These are the ‘reformist’ alternatives to the populist temptation incarnated by Chávez, to whom Reid devotes an entire chapter, seeking to develop the third plank of his argument—a critique of the radical left option in Latin America. The bulk of Reid’s account here is a narrative of events that repeats the litany of Venezuela’s elites—Chávez’s rule is ‘less democratic, open and pluralist than that of his predecessors’—while massaging the facts in their favour. Reid claims that by 2001 Chávez had ‘managed to arouse a mass opposition movement bent on his overthrow’, and ‘picked verbal quarrels with interest groups such as the media, the Catholic Church, the trade unions and private business’—though whose interests these interest groups might be representing, and exactly how large this ‘mass’ movement was, remain unsaid. He also resorts to some deplorable racial scaremongering, observing that Chávez’s supporters ‘tended to be poorer, darker-skinned Venezuelans . . . linked to him by a quasi-religious bond’.

Mingled in with this essentially ideological exercise, however, are a handful of more substantive points. Reid acknowledges that Chávez’s social programmes have had some positive effects—they ‘indeed provided the urban poor with services they previously lacked’—but criticizes them for being clientelistic in their operation, opaque in their financing, and ‘almost certainly unsustainable’. Moreover, ‘given the extraordinary increase in oil revenue, the record of the Chávez government in reducing poverty was not outstanding’—though he refrains from giving any figures. Instead, Reid seeks to dismiss any notion that Chávez might form part of an emergent radical continental bloc: Morales and Correa are mentioned only so as to be distinguished from Chávez, and for the possibility of their countries emulating Venezuela to be eliminated, due to their lack of comparable natural-resource revenues. Chávez’s attempts to forge an alternative to the us-backed Free Trade Area of the Americas, meanwhile, are in Reid’s view doomed to failure.

Finally, the fourth main element of Reid’s argument, running through his book as a persistent ideological thread, is that there is an intrinsic link between neoliberal reforms and democracy, and that the crucial factor in guaranteeing both is ‘political stability’. Reid states at the outset, somewhat disingenuously, that his ‘main argument’ is that ‘for the first time in Latin America, genuine and durable mass democracies have emerged across much of the region’, withstanding various tests with what he subsequently terms a ‘stubborn resilience’. Later he asserts that ‘in the long run, democracy and successful market economies are mutually reinforcing’. The proposition is common enough in, say, the 1990s literature on globalization or post-Communist ‘transitions’ in Eastern Europe; in the case of Latin America, Reid makes a strong connection between the democratization that took place as of the late 70s—part of Samuel Huntington’s ‘Third Wave’—and the implementation by the newly elected governments of the 80s of the policies later codified by Williamson. In this analysis, neoliberal reforms were part of a grand liberal-democratic bargain, in which economic growth was assured by adherence to common-sense macroeconomics, and grateful electorates responded by opting for centrist political stability—‘neither Che nor Pinochet’—over the maximal demands of left and right. It is this compact that Reid holds out as the best hope for continued growth, and which must be defended from any mass upheavals or radically redistributive projects.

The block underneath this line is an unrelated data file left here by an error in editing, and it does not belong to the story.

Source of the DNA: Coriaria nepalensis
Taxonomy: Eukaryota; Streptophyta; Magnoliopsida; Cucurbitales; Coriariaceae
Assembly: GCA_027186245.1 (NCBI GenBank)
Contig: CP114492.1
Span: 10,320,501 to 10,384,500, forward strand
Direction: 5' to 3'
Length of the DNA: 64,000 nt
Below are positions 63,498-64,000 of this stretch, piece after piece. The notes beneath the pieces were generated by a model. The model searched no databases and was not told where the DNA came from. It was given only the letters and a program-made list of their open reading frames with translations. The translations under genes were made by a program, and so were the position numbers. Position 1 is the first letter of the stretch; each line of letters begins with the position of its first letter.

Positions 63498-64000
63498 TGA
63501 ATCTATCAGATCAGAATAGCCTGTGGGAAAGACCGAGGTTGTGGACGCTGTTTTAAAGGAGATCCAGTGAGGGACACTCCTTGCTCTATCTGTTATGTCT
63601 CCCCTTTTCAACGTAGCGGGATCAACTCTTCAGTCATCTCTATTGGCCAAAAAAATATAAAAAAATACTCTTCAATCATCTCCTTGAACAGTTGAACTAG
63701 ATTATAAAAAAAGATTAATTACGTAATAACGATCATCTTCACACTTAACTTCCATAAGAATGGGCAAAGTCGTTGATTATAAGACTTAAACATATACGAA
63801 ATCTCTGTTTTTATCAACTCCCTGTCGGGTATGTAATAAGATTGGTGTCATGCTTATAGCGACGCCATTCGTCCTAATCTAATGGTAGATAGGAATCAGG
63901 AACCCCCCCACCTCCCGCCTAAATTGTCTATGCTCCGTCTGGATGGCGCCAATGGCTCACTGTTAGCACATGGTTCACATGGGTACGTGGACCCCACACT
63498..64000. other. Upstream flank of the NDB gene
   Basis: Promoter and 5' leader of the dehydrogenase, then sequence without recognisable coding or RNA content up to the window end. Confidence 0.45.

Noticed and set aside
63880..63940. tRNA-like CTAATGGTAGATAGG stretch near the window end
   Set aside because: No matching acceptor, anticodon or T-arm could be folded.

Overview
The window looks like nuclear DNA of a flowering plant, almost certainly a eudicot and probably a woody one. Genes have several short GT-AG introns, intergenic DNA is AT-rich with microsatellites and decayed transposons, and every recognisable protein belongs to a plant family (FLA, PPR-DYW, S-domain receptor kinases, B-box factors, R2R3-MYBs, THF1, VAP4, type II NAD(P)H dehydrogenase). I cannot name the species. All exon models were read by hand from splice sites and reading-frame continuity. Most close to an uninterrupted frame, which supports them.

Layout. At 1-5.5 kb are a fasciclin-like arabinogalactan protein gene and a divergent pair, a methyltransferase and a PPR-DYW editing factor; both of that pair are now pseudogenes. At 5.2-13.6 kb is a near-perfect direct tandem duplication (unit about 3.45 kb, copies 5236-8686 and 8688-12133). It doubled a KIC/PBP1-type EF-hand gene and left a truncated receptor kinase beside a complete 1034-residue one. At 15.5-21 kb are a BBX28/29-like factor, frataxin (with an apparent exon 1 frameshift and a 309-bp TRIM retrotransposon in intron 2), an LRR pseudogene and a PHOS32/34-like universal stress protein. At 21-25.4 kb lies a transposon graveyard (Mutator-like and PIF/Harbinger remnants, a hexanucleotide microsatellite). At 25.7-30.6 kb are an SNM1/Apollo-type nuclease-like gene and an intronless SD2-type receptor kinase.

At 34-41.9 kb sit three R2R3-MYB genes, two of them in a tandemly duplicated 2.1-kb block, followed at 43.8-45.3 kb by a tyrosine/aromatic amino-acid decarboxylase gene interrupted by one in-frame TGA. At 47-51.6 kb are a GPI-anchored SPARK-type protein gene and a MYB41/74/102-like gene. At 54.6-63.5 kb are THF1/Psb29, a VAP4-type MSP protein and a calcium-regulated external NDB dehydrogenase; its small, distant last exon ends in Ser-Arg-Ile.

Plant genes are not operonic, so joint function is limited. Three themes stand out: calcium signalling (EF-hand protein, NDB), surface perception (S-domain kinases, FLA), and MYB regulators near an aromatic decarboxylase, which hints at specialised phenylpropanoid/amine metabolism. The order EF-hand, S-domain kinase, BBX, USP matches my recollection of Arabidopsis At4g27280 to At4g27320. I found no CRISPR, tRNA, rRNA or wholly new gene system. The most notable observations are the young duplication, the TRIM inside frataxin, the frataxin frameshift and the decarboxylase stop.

How should Reid’s argument be assessed? Taking the four principal strands in order, it is clear, first of all, that his evaluation of the impact of the Washington Consensus is altogether too sunny. Notably absent from his balance sheet of the reforms is any mention of their impact on employment and real wages, both of which were severely hit by the shockwaves of neoliberal restructuring. Between 1990 and 2000, according to cepal data, official unemployment for Latin America as a whole almost doubled, from 5.8 per cent to 10.4 per cent. The record scarcely improved in the new century: the average for the region remained above 10 per cent until 2005. In Argentina it reached 19.7 per cent after the default crisis of 2001–02, and in Brazil rose to 12.3 per cent in 2003; Colombia’s jobless rate peaked at 19.4 per cent in 1999, and remained over 15 per cent until 2005. Moreover, none of these figures take account of the burgeoning informal sector—a land of ‘opportunity’ in Reid’s eyes, exempt from ‘Baroque labour laws’ and red tape—which by 2004 accounted for more than half of all employment in much of the region, according to the ilo, and as much as 60 per cent in Colombia, Peru, Ecuador and Paraguay. The imf estimates that in Mexico, it now accounts for around a third of gdp—more than the official totals for industry and agriculture combined.

Across the continent, the expulsion of millions of people from minimally secure jobs and into a state of permanent precariousness has been a core element of the restructuring Reid applauds. It has also involved a forceful downward pressure on wages, reflected in the fact that the share in national income of the bottom decile stagnated or even declined across much of the region in the 1990s—cepal figures show that it dropped from an already minuscule 0.7 per cent to 0.6 per cent in Brazil, and remained stuck on 1 per cent in Peru and 1.4 per cent in Mexico. Again, there have been only fractional improvements since 2000: data from 2006–07 show the poorest decile with 0.8 per cent of income in Brazil and 1.5 per cent in Mexico; though there were real gains in Peru, where by 2003 the figure stood at 1.4 per cent. In Colombia, however, the picture is one of worsening deprivation across the same period: whereas in 1991 the bottom tenth took in 1.2 per cent of income, by 2005 their share had dropped by a third, to 0.8 per cent.